You may not think this can work. But exactly this kind of consumer power does work. Canada forced the sugar content of cereals down by just admitting they don’t want to eat so much sugar: they are concerned about diabetes, their teeth and their mid-morning blood-sugar plummet. Brands with lower sugar content in Canada now thrive, while the UK continues to leave high-sugar cereals as a back-door conversation that only pushy parents have.

We now needs to decide that we don’t want to eat Orangutan corpses. If an ingredients list has vegetable oil or palm oil and cannot explicitly advertise that is it Roundtable on Sustainable Palm Oil (RSPO) certified, sustainable or Orangutan friendly, then we need to not buy it. Foods which are friendly will advertise, foods which are not will change or die. It’s evolution by consumer selection.

We can make the pathways by which corruption happens in the UK work for us! As soon as big brands find themselves using no palm oil or sustainable palm oil, they will become a part of a pressure group (under the guise of concerned moral onlookers) pressuring and bribing their local MPs to draft bills and the Houses of Commons to vote accordingly for a ban on unfriendly palm oil (just to weaken the slower-to-react competition). This is more democratic than the brands paying to not pass laws like this, because it puts the companies on the back foot and makes them bend to our will (and consumer power).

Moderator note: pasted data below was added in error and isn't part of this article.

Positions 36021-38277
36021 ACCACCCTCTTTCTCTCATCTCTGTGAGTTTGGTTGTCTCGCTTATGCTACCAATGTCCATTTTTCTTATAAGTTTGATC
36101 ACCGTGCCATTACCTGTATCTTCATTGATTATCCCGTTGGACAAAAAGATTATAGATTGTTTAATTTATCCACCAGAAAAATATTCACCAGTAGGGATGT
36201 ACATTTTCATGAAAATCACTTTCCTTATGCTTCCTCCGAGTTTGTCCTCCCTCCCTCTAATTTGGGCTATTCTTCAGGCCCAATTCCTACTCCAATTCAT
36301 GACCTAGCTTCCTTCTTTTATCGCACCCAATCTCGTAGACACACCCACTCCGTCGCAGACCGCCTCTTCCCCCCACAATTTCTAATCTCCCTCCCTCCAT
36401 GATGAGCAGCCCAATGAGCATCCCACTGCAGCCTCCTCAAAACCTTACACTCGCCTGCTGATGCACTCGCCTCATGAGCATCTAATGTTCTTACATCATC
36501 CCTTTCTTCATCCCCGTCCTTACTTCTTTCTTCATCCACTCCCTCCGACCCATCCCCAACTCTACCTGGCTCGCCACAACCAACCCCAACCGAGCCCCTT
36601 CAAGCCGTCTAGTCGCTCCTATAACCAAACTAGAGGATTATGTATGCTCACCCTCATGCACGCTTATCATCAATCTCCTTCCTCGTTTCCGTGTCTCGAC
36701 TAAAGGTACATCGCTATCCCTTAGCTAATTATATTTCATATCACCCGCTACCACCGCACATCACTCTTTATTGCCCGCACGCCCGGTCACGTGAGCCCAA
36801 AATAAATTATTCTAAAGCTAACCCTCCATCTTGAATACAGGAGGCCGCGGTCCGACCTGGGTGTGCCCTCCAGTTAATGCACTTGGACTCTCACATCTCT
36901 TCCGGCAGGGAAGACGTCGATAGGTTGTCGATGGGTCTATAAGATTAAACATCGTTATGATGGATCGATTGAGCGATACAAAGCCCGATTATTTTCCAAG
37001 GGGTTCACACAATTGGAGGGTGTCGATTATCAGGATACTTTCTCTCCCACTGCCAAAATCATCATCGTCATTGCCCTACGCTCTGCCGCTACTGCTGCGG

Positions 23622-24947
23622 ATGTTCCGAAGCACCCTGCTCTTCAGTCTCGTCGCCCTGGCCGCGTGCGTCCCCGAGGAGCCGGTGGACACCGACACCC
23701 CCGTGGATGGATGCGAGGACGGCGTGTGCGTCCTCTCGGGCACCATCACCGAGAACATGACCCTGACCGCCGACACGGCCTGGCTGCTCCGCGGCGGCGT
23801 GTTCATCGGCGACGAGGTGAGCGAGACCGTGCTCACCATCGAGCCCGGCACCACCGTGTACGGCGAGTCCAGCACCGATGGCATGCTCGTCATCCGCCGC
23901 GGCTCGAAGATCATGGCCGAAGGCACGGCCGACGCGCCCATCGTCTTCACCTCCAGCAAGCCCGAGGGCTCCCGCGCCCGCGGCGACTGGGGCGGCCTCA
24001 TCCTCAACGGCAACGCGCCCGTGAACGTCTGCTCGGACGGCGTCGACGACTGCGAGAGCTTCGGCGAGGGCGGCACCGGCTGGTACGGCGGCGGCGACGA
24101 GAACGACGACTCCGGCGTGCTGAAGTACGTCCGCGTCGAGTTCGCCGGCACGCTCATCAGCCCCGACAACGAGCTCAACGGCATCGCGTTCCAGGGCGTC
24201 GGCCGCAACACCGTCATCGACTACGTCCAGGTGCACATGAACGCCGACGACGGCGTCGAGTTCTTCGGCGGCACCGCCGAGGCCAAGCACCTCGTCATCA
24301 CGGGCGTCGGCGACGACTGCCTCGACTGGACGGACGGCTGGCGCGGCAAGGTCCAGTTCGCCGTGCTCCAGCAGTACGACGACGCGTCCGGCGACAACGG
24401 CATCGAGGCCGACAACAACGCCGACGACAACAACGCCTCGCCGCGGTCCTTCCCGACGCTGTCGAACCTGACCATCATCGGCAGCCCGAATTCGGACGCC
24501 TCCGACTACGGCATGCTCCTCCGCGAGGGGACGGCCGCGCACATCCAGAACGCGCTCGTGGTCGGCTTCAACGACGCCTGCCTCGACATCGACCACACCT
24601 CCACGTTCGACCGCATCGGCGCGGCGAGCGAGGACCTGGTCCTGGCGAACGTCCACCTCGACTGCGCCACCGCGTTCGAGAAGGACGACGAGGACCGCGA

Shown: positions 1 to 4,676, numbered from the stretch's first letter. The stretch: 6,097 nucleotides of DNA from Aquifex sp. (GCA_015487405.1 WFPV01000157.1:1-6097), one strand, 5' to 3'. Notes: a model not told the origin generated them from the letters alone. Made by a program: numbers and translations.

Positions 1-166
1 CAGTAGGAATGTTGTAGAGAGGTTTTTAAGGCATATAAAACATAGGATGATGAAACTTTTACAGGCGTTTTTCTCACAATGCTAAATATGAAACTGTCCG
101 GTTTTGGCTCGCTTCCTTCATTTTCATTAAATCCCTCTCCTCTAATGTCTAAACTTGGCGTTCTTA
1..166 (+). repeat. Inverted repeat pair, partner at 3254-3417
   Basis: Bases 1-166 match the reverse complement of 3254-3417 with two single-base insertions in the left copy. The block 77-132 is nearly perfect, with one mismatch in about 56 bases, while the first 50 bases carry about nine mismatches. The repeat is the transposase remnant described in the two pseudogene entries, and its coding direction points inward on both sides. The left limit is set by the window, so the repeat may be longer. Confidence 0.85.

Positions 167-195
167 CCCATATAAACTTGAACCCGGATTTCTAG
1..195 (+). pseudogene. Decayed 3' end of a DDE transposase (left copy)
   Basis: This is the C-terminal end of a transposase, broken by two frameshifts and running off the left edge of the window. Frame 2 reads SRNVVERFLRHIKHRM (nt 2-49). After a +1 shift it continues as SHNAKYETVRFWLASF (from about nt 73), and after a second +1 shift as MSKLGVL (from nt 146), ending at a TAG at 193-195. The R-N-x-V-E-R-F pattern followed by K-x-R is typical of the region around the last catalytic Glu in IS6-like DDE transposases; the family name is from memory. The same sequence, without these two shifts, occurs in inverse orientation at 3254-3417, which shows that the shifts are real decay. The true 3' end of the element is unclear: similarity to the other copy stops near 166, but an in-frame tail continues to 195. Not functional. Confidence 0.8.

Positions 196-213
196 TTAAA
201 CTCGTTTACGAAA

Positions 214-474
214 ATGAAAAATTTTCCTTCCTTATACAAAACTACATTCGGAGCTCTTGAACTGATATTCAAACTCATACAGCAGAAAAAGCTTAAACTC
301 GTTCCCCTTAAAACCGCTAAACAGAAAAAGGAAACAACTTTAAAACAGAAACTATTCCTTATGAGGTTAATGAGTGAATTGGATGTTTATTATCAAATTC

But we can’t do this. Because we don’t know about palm oil and the devastation it causes across Southeast Asia and to wildlife and the environment. Nature is being ravished, and that is the social cost of the fact we just don’t know.


Related Reading

The Independent (2009) The Guilty Secrets of Palm Oil

The Roundtable on Sustainable Palm Oil

WWF Environmental Cost of Palm Oil

Meridian vow not to use palm oil

Peanut Butter & Co uses sustainable palm oil (RSPO affiliated)



12 thoughts on “The Social Cost of Ignorance”

  1. This is an excellent post. Knowledge is a fundamental condition for a democracy to work. Hence it’s of great importance that there’s a proper education system that teaches people how to handle and evaluate pieces of information, so that they can make proper decisions.

  2. This post makes some great points.

    Among them is the critical need for societies to husband their natural resources.

    There was no excuse for Brazil to lay waste to its rain forests, for example.

    I think a way to help the orangutan is to forego processed foods and take up home cooking.

    It’s only a little more time consuming and as master chef of your own meals you get to pick each ingredient with loving care.

    I use olive, sesame and peanut oils in my cooking. YUMMY!

    And I’ve only poisoned myself once so far.

    1. I love cooking my own food. You don’t have to worry about there being too much salt or sugar and you can control the nutrition. The drawbacks to my mind are: the washing up, having the imaginative headspace to come up with something after a day at work.
      Looking after our resources is important, though.

        1. In the UK to be middle minded refers to being unable to utilise imagination and a breadth of other critical thinking abilities (the kind of things that lead to nuanced perspectives).
          I don’t know if it used, or means something else, in other places.